For the anecdote, there was a purist movement in physics that considered metric SI system (kg-m-s) to be “more scientific” in the 18xx’s compared to units of measurements that relate to human body/life (e.g. yards, foot, day…), this took the UK 60 years to implement, the funny part is that the scientific guy who pioneered the “merits of metric system for science” never had faith in relativity/quantum nor in heavy-than-air aviation in 1900 (airplanes cant fly and we know everything), a good lesson on how much you could be wrong, given what happened to aviation/physics in the next 5 years

For physics, things have evolved a lot since the 19 century (theoretical physic units), so the debate on “pure/absolute units” is well settled today unless someone throw the whole [gravity/relativity/quantum] lot in the bin with a new fresh stuff

For aviation, this leave us with personal taste/ego and convenience arguments, as mh said, all of it is irrelevant as long as you have a conversion table and you can do multiplications

Last Edited by Ibra at 06 Dec 15:49
EGSX, United Kingdom

Ibra wrote:

the debate on “pure/absolute units” is well settled

I suggest we use Plack units. They are as pure as it gets. “Report distance 460000000000000000000000000000000000000 final.”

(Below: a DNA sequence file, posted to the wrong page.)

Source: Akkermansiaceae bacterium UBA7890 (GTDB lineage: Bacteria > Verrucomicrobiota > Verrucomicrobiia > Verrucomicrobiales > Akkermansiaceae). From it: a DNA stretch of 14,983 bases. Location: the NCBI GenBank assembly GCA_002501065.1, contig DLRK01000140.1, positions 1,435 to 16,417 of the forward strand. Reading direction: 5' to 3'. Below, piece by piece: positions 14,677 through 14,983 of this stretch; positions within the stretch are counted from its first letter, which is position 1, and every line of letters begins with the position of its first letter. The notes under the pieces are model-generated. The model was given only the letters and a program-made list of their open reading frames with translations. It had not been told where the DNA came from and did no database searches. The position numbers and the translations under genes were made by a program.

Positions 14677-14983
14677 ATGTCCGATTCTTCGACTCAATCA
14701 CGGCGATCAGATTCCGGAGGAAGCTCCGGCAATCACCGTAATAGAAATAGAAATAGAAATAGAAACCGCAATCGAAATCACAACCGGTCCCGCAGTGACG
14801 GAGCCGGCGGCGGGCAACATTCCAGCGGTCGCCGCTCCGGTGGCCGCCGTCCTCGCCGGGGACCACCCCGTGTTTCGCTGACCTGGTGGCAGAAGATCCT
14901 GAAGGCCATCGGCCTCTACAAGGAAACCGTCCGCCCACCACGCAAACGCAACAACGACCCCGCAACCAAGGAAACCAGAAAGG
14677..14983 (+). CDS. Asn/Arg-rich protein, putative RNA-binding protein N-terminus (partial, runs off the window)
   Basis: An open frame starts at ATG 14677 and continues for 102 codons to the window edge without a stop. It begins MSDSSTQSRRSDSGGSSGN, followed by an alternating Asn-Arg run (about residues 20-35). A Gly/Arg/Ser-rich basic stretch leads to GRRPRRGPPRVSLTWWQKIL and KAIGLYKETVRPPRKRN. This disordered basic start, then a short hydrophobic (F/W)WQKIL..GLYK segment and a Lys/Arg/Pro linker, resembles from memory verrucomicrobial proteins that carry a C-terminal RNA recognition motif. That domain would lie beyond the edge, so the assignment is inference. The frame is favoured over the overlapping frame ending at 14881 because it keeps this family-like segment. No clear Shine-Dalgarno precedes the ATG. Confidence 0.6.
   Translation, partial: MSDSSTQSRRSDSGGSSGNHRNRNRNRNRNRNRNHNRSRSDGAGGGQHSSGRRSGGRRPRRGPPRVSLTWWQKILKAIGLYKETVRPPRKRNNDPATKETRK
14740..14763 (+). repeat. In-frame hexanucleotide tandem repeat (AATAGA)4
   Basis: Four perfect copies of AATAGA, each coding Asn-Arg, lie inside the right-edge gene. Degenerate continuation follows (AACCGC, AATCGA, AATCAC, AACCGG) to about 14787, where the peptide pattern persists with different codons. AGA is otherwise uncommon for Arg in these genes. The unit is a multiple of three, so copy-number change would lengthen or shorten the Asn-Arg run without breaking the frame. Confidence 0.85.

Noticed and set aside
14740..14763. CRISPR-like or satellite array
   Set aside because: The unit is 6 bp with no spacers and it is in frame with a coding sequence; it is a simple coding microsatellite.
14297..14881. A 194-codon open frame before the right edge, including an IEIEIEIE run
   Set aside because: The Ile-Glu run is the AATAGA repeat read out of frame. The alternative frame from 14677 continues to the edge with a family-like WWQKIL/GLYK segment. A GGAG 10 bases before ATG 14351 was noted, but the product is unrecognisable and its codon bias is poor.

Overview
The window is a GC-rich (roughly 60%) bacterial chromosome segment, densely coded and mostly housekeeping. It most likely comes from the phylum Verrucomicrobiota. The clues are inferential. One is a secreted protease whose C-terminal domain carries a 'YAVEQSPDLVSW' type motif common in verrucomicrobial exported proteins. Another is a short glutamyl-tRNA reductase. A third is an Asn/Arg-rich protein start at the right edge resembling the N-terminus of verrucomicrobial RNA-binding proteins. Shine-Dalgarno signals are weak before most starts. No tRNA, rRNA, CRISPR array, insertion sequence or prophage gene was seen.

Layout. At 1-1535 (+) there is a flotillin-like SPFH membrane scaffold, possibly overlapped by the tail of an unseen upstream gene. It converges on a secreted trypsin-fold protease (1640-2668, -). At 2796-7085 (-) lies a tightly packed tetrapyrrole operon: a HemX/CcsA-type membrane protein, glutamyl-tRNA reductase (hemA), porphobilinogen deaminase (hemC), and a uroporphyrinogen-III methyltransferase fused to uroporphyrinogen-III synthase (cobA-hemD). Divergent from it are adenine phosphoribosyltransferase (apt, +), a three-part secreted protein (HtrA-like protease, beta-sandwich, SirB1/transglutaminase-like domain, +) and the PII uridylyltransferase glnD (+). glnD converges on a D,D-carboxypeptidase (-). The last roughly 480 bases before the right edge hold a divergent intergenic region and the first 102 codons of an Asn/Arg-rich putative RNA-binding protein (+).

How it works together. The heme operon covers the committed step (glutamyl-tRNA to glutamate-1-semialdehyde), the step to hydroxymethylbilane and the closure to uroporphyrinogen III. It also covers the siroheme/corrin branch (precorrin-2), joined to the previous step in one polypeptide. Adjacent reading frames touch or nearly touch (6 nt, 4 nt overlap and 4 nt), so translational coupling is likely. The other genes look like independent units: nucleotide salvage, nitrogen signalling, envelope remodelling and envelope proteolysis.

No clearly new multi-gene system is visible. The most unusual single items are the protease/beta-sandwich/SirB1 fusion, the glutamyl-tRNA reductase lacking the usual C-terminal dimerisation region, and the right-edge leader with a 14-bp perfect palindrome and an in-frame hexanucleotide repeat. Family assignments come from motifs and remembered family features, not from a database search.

ESKC (Uppsala/Sundbro), Sweden

That will be very convenient: you will be very lucky to get a “correct clearance read back”? even way more lucky to get a correct “position & speed report” ?

Those magnitudes would make the TK exams Q&A very interesting, for now I am happy to use NM & hours for familiarity and convenience, but I think something has to be done with RT frequencies in mHz and Sqwak codes in base 8…

Finding something convenient is not easy neither, off topic on number base, lot of math/computer purists have claimed it is easy to do basic calculations outside base 10, especially divisions in base 8, 12 or 16….but I will find it very difficult to teach my children how to count first on those bases before doing any basic operation (obviously their hands have 5, 10 fingers), so only base 2 seems ok for both counting & operations but those numbers take a lot of space

Last Edited by Ibra at 06 Dec 21:03
EGSX, United Kingdom

What is an “aviation unit” anyway ? There is no such thing IMO.

The odd thing with aviation, compared with cars and boats is that we indeed have made a mix of different units. The way I look at things:

  • Naval : Nautical system
  • Land based: SI mostly + miles a few places
  • Aviation: A mix of everything

The way it “should” be for all things is: